History

Originally designed as a stagecoach stop, the inn was built circa. 1830,and for more than 100 years it underwent several transformations. At the turn of the 20th century it operated for several years as the Franklin Humanitarian Home (a TB sanatorium).

Notably, in 1940, as the famed Black Mountain College approached its zenith, the property was purchased by Mary Aleshire and Daisey Erb. Mrs. Aleshire was the manager of the Norton Art Gallery in Palm Beach, Florida. She artfully restored and updated the historic property. In 1942, the house was opend as the Oak Knoll Art Studio, which served primarily as a summer artist's retreat for Mrs. Aleshire and her many famous guest; Ernest Hemingway, John Steinbeck, Norman Rockwell, Helen Keller,Sanatorium, Anne Sullivan and Joan Sutherland among them.

In 1965, wishing to preserve the house, and prevent commercial development the Aleshires sold the house to their caretaker Jim Reid.

The house was purchased again in 1989 and lovingly restored by its current owners, who transformed it into the Black Mountain Inn. Since then, we have been priveledged to return this wonderful inn to the tradition of welcoming guests the magnificent Blue Ridge Mountains.

Surroundings

Over 5,000 square feet of interior space, landscaped gardens and 3 wooded acres offer ample opportunities for discovering the antiquity and nostalgia of the Inn, nourished by the very soul of the our own Blue Ridge Mountains. Bring your children and pets, if they are well behaved, or come alone - either way you'll love it here.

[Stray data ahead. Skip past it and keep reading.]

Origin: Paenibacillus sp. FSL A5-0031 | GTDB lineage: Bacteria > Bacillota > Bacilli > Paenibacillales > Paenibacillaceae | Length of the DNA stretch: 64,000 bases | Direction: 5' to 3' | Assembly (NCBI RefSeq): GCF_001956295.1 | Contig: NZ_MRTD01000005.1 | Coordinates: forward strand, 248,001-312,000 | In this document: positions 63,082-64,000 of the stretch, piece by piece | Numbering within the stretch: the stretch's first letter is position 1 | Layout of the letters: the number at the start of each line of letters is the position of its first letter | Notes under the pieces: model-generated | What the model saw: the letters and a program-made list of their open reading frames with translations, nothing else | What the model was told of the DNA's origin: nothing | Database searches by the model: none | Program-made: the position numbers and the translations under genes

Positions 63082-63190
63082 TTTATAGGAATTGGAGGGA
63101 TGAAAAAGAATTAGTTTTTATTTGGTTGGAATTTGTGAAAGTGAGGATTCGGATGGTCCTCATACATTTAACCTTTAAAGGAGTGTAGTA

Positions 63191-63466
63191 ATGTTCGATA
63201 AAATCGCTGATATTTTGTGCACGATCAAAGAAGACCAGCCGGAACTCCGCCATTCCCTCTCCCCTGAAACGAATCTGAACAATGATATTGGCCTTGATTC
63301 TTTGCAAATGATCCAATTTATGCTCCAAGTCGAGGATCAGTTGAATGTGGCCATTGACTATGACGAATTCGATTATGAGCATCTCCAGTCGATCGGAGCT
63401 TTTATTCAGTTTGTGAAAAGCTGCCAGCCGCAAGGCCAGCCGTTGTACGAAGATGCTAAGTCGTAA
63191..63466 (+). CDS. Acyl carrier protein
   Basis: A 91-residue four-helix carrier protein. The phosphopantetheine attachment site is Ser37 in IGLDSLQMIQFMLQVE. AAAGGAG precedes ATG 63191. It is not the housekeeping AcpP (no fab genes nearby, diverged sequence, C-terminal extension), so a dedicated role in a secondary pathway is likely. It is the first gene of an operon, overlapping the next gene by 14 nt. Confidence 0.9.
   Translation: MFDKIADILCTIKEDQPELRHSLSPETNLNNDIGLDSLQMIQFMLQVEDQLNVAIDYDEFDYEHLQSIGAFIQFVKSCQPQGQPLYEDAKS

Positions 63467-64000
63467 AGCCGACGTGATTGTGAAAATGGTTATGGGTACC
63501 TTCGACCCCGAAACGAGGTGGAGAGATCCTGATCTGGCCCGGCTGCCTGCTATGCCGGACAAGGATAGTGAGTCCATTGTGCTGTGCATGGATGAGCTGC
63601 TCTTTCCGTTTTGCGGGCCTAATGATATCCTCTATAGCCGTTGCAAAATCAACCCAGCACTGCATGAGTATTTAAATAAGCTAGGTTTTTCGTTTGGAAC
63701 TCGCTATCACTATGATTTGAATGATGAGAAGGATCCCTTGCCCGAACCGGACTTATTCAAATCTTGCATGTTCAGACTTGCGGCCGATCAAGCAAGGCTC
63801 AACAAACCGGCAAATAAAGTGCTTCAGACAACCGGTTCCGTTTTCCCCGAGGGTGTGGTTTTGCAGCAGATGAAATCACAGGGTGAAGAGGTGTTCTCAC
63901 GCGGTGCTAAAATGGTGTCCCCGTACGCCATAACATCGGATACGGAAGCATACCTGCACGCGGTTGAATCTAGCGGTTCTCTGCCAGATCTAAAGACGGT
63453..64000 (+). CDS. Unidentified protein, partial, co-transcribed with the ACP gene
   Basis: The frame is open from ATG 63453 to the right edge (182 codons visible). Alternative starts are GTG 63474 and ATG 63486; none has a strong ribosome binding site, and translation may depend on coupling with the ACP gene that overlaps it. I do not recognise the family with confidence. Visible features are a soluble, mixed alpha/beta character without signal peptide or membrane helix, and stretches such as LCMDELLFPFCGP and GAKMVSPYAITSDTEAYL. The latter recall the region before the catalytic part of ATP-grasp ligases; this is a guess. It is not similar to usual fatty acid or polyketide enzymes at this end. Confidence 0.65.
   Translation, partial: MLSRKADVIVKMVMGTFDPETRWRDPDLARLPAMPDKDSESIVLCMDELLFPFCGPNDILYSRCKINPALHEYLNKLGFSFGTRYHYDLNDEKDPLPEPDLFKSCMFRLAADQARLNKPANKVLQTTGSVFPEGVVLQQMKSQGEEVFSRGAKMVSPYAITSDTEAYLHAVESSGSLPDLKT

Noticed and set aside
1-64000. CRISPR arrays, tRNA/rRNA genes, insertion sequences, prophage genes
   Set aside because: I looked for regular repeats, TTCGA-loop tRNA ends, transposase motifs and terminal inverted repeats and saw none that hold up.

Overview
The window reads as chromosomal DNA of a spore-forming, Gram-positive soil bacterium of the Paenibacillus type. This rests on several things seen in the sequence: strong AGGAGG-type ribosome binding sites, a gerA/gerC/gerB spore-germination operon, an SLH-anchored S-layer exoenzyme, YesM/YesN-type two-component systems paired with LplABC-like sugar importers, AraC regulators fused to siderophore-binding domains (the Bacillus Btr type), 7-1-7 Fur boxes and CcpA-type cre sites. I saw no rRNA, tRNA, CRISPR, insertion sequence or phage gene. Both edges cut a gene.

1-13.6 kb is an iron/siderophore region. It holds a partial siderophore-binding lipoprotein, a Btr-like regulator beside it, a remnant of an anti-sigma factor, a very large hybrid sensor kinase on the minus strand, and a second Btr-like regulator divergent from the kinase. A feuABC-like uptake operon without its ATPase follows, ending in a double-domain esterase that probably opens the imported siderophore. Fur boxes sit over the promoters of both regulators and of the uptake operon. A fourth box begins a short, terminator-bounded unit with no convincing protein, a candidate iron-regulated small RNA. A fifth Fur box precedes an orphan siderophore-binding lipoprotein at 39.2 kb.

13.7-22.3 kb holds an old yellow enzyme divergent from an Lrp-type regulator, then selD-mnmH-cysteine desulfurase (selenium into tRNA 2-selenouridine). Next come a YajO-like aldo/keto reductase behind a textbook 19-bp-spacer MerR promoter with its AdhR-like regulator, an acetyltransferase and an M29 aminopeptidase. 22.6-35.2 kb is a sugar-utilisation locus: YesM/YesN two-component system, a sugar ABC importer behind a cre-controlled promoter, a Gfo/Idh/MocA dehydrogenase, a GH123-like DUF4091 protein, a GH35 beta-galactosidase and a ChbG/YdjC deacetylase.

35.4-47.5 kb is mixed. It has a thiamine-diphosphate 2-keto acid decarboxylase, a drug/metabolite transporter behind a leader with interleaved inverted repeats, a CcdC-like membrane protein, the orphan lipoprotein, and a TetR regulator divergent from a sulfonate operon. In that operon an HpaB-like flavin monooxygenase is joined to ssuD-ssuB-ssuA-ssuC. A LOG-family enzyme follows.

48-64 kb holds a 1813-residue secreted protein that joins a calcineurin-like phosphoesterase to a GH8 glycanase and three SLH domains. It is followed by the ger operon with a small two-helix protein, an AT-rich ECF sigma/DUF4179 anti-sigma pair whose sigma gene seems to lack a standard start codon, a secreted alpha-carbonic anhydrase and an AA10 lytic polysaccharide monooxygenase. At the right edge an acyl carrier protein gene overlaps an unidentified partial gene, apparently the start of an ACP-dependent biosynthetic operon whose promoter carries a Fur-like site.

If your interests often lead you into nature, check out what our town has to offer in the way of outdoor recreation. Cycling enthusiasts must not miss Epic Cycles, and those who just can't keep off the green will certainly want to reserve their slot at the Black Mountain Golf Course. Once you've decided on your outdoor adventure, be sure to visit Flat Creek Outfitters for proper gear and equipment.

Less strenuous but no less exciting activities can include a shopping visit to Seven Sisters Gallery, or a make-your-own pottery session at Goodness Glazes Alive!, or a trip to the Black Mountain Farmers Market for fresh, locally-grown produce.

Within a short drive are Lake Lure, Chimney Rock, the Blue Ridge Parkway, and the ever-popular Biltmore Estate.

And if all that's not enough to keep you busy, visit The North Carolina Guide for more things to do in our region.

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